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Notes on the Bible, by Albert Barnes, [1834], at

Deuteronomy Chapter 20

Deuteronomy 20:1

deu 20:1

Horses, and chariots - The most formidable elements of an Oriental host, which the Canaanites possessed in great numbers; compare Jos 17:16; Jdg 4:3; Sa1 13:5. Israel could not match these with corresponding forces (compare Deu 17:16 note and references), but, having the God of battles on its side, was not to be dismayed by them; the assumption being that the war had the sanction of God, and was consequently just.

Deuteronomy 20:2

deu 20:2

The priest - Not the high priest, but one appointed for the purpose, and called, according to the rabbis, "the anointed of the war": hence, perhaps the expression of Jer 6:4, etc. "prepare ye" (literally consecrate) "war." Thus, Phinehas went with the warriors to fight against Midian (Num 31:6; compare Sa1 4:4, Sa1 4:11; Ch2 13:12).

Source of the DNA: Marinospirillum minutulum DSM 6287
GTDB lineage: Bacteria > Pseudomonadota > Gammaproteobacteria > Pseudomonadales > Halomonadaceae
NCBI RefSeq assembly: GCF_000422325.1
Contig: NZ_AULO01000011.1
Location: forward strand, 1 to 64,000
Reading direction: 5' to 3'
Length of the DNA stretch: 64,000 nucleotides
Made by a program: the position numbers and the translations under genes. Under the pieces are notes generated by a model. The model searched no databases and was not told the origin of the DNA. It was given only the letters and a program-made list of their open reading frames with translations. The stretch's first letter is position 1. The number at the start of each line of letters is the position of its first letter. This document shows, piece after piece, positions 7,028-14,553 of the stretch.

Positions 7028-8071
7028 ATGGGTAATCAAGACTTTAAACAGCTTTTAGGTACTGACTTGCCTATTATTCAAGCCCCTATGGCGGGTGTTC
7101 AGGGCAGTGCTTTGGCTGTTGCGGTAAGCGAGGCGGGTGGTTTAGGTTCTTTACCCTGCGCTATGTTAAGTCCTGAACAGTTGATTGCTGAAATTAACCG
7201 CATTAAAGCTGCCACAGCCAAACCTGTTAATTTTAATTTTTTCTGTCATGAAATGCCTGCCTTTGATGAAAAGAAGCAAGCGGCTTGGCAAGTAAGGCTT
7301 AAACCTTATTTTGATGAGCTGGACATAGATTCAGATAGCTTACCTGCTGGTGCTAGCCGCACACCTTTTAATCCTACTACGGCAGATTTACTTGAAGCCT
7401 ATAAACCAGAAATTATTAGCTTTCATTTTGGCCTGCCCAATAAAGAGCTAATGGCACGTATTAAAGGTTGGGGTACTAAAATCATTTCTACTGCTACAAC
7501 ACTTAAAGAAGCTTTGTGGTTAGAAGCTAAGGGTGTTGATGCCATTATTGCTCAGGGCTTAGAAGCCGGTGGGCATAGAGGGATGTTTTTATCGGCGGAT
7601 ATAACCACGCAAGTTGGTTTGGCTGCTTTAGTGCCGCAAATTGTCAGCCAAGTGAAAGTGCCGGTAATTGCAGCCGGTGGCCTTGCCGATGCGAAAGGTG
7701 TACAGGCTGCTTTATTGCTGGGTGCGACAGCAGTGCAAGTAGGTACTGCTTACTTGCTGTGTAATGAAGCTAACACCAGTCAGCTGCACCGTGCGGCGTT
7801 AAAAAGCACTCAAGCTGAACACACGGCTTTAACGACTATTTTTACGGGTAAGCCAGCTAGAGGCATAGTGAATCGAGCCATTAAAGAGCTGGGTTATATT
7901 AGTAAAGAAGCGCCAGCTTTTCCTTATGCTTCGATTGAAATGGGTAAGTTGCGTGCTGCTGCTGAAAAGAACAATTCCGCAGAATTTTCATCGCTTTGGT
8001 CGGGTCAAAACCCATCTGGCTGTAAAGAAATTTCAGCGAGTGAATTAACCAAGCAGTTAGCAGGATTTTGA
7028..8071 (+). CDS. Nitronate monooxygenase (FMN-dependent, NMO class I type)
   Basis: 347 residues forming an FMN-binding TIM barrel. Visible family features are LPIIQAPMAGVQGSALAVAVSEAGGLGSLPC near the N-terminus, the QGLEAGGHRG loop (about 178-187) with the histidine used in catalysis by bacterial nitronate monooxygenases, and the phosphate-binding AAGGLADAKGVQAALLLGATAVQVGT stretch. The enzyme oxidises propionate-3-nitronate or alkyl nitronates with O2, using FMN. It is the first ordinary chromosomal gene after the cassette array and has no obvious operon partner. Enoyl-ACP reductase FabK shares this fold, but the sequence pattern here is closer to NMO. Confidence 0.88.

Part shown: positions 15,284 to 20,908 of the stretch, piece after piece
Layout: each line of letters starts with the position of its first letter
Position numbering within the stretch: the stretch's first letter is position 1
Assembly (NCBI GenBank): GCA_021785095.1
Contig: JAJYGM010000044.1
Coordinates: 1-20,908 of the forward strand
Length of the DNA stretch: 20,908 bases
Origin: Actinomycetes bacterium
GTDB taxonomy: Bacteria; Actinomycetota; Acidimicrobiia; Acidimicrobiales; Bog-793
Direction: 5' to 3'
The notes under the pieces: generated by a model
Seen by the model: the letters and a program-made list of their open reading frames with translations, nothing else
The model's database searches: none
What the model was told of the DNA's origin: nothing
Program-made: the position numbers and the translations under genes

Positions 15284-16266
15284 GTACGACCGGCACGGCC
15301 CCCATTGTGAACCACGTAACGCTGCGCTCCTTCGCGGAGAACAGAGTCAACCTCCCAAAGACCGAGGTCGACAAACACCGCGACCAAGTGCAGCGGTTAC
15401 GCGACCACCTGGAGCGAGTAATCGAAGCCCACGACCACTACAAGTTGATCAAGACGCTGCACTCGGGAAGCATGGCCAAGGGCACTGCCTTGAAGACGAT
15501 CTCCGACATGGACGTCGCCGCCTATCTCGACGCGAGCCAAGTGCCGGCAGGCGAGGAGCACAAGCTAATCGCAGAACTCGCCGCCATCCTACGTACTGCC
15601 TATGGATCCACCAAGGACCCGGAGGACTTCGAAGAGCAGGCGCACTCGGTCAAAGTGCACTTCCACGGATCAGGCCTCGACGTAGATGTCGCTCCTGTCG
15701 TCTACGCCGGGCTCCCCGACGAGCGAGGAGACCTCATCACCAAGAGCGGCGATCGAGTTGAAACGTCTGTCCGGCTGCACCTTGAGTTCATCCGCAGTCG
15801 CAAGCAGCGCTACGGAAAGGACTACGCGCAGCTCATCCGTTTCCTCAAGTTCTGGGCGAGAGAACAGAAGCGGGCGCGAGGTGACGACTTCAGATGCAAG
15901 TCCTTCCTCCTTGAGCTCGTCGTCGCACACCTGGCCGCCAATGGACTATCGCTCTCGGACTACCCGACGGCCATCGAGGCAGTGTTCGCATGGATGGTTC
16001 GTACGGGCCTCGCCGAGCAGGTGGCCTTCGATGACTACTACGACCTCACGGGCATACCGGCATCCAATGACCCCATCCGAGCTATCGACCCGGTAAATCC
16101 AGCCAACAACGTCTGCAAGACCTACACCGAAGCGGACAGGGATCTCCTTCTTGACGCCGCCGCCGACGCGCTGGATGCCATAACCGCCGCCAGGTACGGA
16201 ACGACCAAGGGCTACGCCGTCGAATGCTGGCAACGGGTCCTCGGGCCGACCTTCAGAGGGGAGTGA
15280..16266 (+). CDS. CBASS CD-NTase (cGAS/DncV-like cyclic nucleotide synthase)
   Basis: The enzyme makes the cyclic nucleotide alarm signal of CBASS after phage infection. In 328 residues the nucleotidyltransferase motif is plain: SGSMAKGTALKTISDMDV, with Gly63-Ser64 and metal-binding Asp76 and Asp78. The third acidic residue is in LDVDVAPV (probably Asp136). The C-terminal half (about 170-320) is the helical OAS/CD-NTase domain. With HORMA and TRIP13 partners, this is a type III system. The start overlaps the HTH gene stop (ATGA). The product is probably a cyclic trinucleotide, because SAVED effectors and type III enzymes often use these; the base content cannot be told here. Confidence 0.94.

Deuteronomy 20:5

deu 20:5

The officers dedicated it - See Exo 5:6 note.

Compare the marginal references. The expression is appropriate, because various ceremonies of a religious kind were customary among the Jews on taking possession of a new house. The immunity conferred in this verse lasted, like that in Deu 20:7 (compare Deu 24:5), for one year.

Deuteronomy 20:6

deu 20:6

See the margin and references. The fruit of newly-planted trees was set apart from common uses for four years.

Deuteronomy 20:9

deu 20:9

The meaning is that the "officers" should then subdivide the levies, and appoint leaders of the smaller divisions thus constituted.

Deuteronomy 20:10

deu 20:10

Directions intended to prevent wanton destruction of life and property in sieges.

Deu 20:16

Forbearance, however, was not to be shown toward the Canaanite nations, which were to be utterly exterminated (compare Deu 7:1-4). The command did not apply to beasts as well as men (compare Jos 11:11, Jos 11:14).

Deu 20:19

The parenthesis may he more literally rendered "for man is a tree of the field," i. e., has his life from the tree of the field, is supported in life by it (compare Deu 24:6). The Egyptians seem invariably to have cut down the fruit-trees in war.

Next: Deuteronomy Chapter 21